Although the British standing army dates to a Royal Warrant issued by Charles II on 26 January 1661, the oldest regiment actually predates that by a good bit.

Sir John Hepburn, then a 34-year old Scottish soldier who had been fighting in the Thirty Years War for about half his life and had already been made a colonel and knighted by Swedish King Gustav II Adolf, was granted a warrant dated Edinburgh, 24 April 1633, by the Privy Council of Scotland to raise a regiment of 1,200 men in Scotland for French service.

Dubbed originally Régiment d’Hebron, it was off to the Continent in no time to see bloody combat. While Sir John himself was killed by a gunshot wound during the siege of Saverne in Alsace just three years later and buried at Toul, his regiment lived on and over time would become the First Foot or Royal Scots in British service, where it had remained ever since.

The Regiment has since picked up Battle Honours at:

Tangier 1680, Namur 1695, Blenheim, Ramillies, Oudenarde, Malplaquet, Louisburg, Havannah, Egmont-op-Zee, Egypt,St Lucia 1803, Corunna, Busaco, Salamanca, Vittoria, San Sebastian, Nive, Peninsula, Niagara, Waterloo, Nagpore, Maheidpoor, Ava, Alma, Inkerman, Sevastopol, Taku Forts, Pekin 1860, South Africa 1899–1902, Mons, Le Cateau, Retreat from Mons, Marne 1914 ’18, Aisne 1914, La Bassée 1914, Neuve Chapelle, Ypres 1915 ’17 ’18, Gravenstafel, St Julien, Frezenberg, Bellewaarde, Aubers, Festubert 1915, Loos, Somme 1916 ’18, Albert 1916 ’18, Bazentin, Pozières, Flers-Courcelette, Le Transloy, Ancre Heights, Ancre 1916 ’18, Arras 1917 ’18, Scarpe 1917 ’18, Arleux, Pilckem, Langemarck 1917, Menin Road, Polygon Wood, Poelcappelle, Passchendaele, Cambrai 1917, St Quentin, Rosières, Lys, Estaires, Messines 1918, Hazebrouck, Bailleul, Kemmel, Béthune, Soissonnais-Ourcq, Tardenois, Amiens, Bapaume 1918, Drocourt-Quéant, Hindenburg Line, Canal du Nord, St Quentin Canal, Beaurevoir, Courtrai, Selle, Sambre, France and Flanders 1914–18, Struma, Macedonia 1915–18, Helles, Landing at Helles, Krithia, Suvla, Scimitar Hill, Gallipoli 1915–16, Rumani, Egypt 1915–16, Gaza, El Mughar, Nebi Samwil, Jaffa, Palestine 1917–18, Archangel 1918-19, Dyle, Defence of Escaut, St Omer-La Bassée, Odon, Cheux, Defence of Rauray, Caen, Esquay, Mont Pincon, Aart, Nederrijn, Best, Scheldt, Flushing, Meijel, Venlo Pocket, Roer, Rhineland, Reichswald, Cleve, Goch, Rhine, Uelzen, Bremen, Artlenberg, North-West Europe 1940, ’44–45, Gothic Line, Marradi, Monte Gamberaldi, Italy 1944–45, South East Asia 1941, Donbaik, Kohima, Relief of Kohima, Aradura, Shwebo, Mandalay, Burma 1943–45 and Wadi Al Batin 1991.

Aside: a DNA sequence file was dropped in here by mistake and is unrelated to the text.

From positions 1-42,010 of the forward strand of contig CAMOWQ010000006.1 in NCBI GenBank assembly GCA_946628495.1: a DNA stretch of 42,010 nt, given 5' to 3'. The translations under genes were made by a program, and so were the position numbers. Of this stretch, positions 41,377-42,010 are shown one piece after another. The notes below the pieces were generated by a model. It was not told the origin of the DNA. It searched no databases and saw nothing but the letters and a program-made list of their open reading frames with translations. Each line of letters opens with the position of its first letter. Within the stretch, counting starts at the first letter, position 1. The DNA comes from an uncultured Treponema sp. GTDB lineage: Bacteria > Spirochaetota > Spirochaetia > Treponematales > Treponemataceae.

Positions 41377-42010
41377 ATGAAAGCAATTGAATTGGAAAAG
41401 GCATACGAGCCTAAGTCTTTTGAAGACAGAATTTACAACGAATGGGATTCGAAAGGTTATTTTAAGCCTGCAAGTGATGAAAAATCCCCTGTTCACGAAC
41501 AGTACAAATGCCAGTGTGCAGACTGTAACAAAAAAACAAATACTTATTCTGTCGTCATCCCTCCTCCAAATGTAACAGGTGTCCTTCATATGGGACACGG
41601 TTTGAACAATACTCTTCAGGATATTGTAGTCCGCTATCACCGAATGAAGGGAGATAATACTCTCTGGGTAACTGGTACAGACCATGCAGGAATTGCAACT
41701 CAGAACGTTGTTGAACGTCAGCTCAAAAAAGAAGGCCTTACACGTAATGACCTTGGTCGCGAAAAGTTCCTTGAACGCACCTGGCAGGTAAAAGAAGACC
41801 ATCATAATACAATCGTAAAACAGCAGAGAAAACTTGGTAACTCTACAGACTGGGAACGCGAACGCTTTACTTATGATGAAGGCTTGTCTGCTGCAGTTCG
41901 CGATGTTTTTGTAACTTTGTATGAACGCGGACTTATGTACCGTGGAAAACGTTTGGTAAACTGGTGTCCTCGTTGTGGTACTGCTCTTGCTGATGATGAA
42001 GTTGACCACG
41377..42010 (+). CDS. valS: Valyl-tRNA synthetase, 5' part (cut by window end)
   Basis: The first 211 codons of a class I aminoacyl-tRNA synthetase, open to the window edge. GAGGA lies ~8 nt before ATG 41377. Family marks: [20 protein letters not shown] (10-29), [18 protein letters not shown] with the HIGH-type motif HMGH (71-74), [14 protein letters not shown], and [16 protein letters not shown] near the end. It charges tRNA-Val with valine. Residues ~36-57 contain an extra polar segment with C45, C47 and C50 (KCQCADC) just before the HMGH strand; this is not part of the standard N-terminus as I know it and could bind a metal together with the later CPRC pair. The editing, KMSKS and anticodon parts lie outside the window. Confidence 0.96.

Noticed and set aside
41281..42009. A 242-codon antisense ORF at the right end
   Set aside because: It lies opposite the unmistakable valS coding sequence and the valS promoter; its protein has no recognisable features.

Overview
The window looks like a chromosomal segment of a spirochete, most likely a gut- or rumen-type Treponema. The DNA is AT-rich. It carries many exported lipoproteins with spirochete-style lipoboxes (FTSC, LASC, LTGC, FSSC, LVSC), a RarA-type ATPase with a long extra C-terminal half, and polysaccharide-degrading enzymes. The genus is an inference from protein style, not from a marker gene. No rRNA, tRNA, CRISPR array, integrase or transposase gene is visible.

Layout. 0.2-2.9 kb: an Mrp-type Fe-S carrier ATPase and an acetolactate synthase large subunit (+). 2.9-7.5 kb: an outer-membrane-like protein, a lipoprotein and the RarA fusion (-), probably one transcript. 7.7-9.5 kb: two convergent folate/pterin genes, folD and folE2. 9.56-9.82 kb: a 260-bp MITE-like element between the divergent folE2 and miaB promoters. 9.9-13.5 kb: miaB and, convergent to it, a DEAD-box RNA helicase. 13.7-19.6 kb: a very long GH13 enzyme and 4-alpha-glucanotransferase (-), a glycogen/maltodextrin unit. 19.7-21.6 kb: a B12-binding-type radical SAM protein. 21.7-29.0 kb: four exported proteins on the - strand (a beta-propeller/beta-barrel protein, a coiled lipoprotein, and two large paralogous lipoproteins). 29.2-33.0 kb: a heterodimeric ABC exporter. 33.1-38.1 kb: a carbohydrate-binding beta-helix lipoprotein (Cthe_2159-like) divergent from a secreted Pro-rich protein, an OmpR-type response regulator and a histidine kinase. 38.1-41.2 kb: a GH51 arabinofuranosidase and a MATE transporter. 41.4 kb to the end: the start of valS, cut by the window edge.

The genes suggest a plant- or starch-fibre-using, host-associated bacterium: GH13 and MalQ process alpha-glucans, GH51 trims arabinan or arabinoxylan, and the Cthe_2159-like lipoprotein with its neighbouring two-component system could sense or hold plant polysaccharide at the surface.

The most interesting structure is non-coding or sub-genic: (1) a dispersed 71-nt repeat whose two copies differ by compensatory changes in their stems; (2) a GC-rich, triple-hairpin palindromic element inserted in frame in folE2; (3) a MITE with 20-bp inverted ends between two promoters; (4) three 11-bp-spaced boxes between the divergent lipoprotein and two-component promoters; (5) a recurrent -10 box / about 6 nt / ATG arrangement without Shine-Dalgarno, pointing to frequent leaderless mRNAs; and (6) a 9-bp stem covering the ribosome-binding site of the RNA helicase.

And they looked good doing it.

In 2006, the unit was merged with the other Scottish Infantry Regiments to form one of the seven battalions of The Royal Regiment of Scotland. The direct link is to 1st Battalion, The Royal Scots Borderers or 1 SCOTS, a Specialised Infantry Battalion providing overseas capacity building (training, assistance, advice and mentoring) to British allies.

The unit today is some 386 years old.

Sir John would be proud.

Part of B Company, 1 SCOTS, Camp Qargha, Kabul with their Foxhounds, 2016